ANCIENT FURRIES

Werewolf is the most sexist word in the English language

Obsession
Language
Obsession
Language

The political correctness movement has mostly zapped The Patriarchy from the English lexicon. These days, primly neutered chairpeople, fishers, and police have elbowed chairmen, fishermen, and policemen into obsolescence.

But “man” wasn’t always so butch. In fact, Old English mann primarily meant “human being.” So how did ye Old English-speakers know which bathroom to use? They used two words for man and woman: wer and wif.

For instance, via the Oxford English Dictionary, from the laws of King Alfred:

Gif oxa ofhnite wer oððe wif … (‘If an ox gores a man or a woman to death…’)

How a book on herbal medicine describes the Rogaine of yesteryear:

Þeos ylce wyrt gedeþ þæt ægþer ge wera ge wifa feax wexeþ. (‘This same plant causes the hair of both men and women to grow.’)

And from the book of Exodus, Old English edition:

Bete swa micel swa ðæs wifes wer gyrnð. (‘Let him give as much compensation as the woman’s husband wants.’)

Then, between the mid 1100s and late 1200s, those meanings started shifting.

“What happened in Middle English—between about 1150 and 1450 or so—was that, one, wer was eventually lost,” says Don Ringe, linguistics professor at the University of Pennsylvania, “leaving no word for ‘male human’ except the ambiguous mann.”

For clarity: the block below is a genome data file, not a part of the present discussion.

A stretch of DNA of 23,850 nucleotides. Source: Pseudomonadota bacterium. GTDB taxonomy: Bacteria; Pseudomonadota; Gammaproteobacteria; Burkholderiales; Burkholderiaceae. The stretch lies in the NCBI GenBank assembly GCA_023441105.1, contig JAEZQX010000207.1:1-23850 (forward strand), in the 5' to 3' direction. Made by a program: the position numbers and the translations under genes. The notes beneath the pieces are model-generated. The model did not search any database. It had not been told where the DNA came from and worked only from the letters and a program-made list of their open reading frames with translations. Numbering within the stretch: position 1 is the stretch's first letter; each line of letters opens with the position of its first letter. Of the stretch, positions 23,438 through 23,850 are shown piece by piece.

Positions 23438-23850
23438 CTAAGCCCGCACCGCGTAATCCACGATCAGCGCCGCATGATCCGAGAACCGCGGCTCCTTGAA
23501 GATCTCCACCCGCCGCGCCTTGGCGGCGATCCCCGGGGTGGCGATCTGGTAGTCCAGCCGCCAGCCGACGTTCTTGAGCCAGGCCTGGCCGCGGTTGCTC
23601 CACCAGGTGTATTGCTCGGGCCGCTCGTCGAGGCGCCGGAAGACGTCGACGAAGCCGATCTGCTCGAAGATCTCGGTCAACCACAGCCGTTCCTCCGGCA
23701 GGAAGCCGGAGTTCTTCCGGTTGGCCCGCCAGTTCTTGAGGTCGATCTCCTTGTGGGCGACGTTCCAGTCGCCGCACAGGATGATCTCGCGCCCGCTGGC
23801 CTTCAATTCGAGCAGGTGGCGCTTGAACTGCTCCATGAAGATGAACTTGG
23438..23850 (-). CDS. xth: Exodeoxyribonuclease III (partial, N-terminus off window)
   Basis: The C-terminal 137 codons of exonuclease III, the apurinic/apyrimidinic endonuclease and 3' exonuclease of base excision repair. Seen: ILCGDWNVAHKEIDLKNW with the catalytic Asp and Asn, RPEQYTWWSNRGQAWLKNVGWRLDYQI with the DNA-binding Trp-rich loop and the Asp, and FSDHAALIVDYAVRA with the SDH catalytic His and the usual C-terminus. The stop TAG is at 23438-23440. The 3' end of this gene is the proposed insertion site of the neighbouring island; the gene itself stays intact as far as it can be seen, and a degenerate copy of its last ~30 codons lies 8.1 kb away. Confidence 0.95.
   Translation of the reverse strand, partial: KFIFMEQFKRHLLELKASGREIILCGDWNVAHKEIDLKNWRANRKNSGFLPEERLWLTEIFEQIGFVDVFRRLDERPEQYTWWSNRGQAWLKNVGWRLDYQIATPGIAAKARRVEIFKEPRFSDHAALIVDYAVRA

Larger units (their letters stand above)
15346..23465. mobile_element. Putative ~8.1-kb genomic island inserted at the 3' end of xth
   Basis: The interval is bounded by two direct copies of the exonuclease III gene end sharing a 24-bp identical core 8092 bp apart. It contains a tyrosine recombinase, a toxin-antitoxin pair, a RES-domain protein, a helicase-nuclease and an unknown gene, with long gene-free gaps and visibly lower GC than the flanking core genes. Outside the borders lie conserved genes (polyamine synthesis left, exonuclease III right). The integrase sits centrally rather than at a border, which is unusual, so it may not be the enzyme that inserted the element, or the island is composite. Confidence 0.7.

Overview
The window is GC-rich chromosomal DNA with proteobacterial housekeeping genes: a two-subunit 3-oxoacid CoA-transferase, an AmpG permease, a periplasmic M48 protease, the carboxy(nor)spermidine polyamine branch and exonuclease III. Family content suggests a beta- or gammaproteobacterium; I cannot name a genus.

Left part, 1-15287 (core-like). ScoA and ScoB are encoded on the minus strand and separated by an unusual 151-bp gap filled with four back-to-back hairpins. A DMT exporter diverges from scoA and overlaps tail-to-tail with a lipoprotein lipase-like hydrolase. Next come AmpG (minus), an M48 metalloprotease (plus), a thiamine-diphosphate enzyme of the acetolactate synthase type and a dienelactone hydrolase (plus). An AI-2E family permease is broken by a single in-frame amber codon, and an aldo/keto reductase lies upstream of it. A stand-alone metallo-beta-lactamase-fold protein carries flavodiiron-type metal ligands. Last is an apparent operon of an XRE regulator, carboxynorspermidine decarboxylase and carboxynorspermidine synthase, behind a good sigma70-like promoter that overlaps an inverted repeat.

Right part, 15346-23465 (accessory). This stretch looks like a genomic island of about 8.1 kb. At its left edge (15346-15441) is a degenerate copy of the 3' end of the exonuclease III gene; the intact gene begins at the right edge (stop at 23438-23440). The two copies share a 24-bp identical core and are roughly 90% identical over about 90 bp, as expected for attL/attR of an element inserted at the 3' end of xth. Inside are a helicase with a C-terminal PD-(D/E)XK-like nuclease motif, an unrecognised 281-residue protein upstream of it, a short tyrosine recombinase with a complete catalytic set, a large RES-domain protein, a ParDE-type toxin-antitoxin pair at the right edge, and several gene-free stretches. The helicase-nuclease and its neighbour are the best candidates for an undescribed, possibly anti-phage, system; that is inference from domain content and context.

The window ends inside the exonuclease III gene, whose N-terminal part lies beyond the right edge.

Unlike its male counterpart, however, wif lived on, gradually becoming restricted to its modern meaning of “wife,” says Ringe. To fill the more general female noun void, wifmann—literally “female-person”—emerged, turning into wimman, womman, wummon, and other variations as Middle English evolved. “Woman,” eventually, won out.

Only one word in English today still retains wer‘s original meaning: a compound word combining wer and wulf.

Of course, werwulf and today’s werewolf are slightly different; as Ringe observes, Old English speakers “don’t seem to have believed in female werewolves.”

However, werewolves almost exclusively were male, notes Sean Morris, an English literature professor at Whittier College. The concept was widespread in pre-literate Europe, he says, noting that references to lycanthropy (“wolf-man-ness”) pop up in the works of Herodotus, Ovid, Virgil, and Pliny the Elder, among others. Usually in these stories, says Morris, “the men do something inhuman—cannibalism or child-murder—and receive a curse from the gods.”

Then, for nearly a millennium, werewolves weren’t actually bad. Scandinavian traditions invoke them to celebrate battle prowess, and Arthurian furries were noble and chivalrous.

So when did our modern trope of uncontrollable bloodlust emerge?

“I think most of the modern werewolf traditions owe to the werewolf trials of the late Middle Ages, tied to the witch-hunting craze,” says Morris. In legal documents from the 15th through the 17th centuries, many were accused of changing themselves into wolves, then attacking and killing other people.

It’s only fairly recently that culture has equalized that opportunity—with True Blood’s fairer-sex werewolves, for example, or Veruca from Buffy the Vampire Slayer. Still, linguistic pedants would be right in arguing that the exclusively male wer root makes “female werewolf” an oxymoron. So if we’re going to be gender-neutral about things, it’s probably time to embrace “wolfman” instead.

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